By every act that glorifies or even tolerates such moronic delight in killing, we set back the progress of humanity.” ― “The aim of science is to discover and illuminate truth.And that, I take it, is the aim of literature, whether biography or history...
If I had influence with the good fairy who is supposed to preside over the christening of all children, I should ask that her gift to each child in the world be a sense of wonder so indestructible that it would last throughout life, as an unfailing antidote against the boredom and disenchantment of later year…the alienation from the sources of our strength.” ― “The more clearly we can focus our attention on the wonders and realities of the universe about us the less taste we shall have for the destruction of our race.
Wonder and humility are wholesome emotions, and they do not exist side by side with a lust for destruction.” ― “We stand now where two roads diverge.
But unlike the roads in Robert Frost's familiar poem, they are not equally fair.
The road we have long been traveling is deceptively easy, a smooth superhighway on which we progress with great speed, but at its end lies disaster.
Carson's most controversial work, Silent Spring (1962), was an expose of DDT and related pesticides; it inspired President John F.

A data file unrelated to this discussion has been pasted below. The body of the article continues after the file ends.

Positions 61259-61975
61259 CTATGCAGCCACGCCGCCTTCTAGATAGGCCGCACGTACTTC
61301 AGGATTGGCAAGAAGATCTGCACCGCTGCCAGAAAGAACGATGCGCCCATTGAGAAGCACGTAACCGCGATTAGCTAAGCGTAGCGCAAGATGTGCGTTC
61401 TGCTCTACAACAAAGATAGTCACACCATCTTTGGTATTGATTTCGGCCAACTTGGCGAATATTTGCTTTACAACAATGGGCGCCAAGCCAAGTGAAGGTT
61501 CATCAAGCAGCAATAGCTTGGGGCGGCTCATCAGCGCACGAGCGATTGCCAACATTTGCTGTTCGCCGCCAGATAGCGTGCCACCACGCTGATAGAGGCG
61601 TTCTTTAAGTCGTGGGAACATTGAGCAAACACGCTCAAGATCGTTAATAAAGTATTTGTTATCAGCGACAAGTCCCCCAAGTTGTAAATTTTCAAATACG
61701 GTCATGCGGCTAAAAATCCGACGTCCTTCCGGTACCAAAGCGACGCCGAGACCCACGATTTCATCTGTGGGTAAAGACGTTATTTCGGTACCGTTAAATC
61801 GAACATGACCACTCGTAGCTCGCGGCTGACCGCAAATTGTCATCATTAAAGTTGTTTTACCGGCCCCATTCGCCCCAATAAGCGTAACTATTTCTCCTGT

Kennedy to establish a subcommittee of the President's Science Advisory Committee to explore the effects of pesticides.If there is poetry in my book about the sea, it is not because I deliberately put it there, but because no one could write truthfully about the sea and leave out the poetry.” ― “To stand at the edge of the sea, to sense the ebb and flow of the tides, to feel the breath of a mist moving over a great salt marsh, to watch the flight of shore birds that have swept up and down the surf lines of the continents for untold thousands of years, to see the running of the old eels and the young shad to the sea, is to have knowledge of things that are as nearly eternal as any earthly life can be.” ― “Until we have the courage to recognize cruelty for what it is -- whether its victim is human or animal -- we cannot expect things to be much better in this world.We cannot have peace among men whose hearts delight in killing any living creature.There is something infinitely healing in the repeated refrains of nature - the assurance that dawn comes after night, and spring after winter.” ― “Nature has introduced great variety into the landscape, but man has displayed a passion for simplifying it.Thus he undoes the built-in checks and balances by which nature holds the species within bounds.” ― “As crude a weapon as the cave man's club, the chemical barrage has been hurled against the fabric of life - a fabric on the one hand delicate and destructible, on the other miraculously tough and resilient, and capable of striking back in unexpected ways.But the sea, though changed in a sinister way, will continue to exist; the threat is rather to life itself.” ― “If a child is to keep alive his inborn sense of wonder, he needs the companionship of at least one adult who can share it, rediscovering with him the joy, excitement, and mystery of the world we live in.” ― “Why should we tolerate a diet of weak poisons, a home in insipid surroundings, a circle of acquaintances who are not quite our enemies, the noise of motors with just enough relief to prevent insanity?Who would want to live in a world which is just not quite fatal?Young children don’t need to be taught how to explore nature, they just need to be led to a wild spot and they will play in their nature habitat.Rachel Carson (1907-1964) was a scientist, prolific and respected writer, and one of the first high-exposure environmental activists.The report confirmed Carson's work and validated the need for future research and legislation.Carson wrote many articles and best-selling books including Under the Sea Wind, The Sea Around Us (1951), and The Edge of the Sea (1955), making science accessible to the public through her clear writing and stimulating interest in the natural world through vivid prose. Hueper of the National Cancer Institute described Rachel Carson (1907-1964) as "a sincere, unusually well-informed scientist possessing not only an unusual degree of social responsibility but also having the courage and ability to express and fight for her convictions and principles" (Brooks 1972, 255). Over the course of her lifetime, Carson wrote many articles and best-selling books including (1962).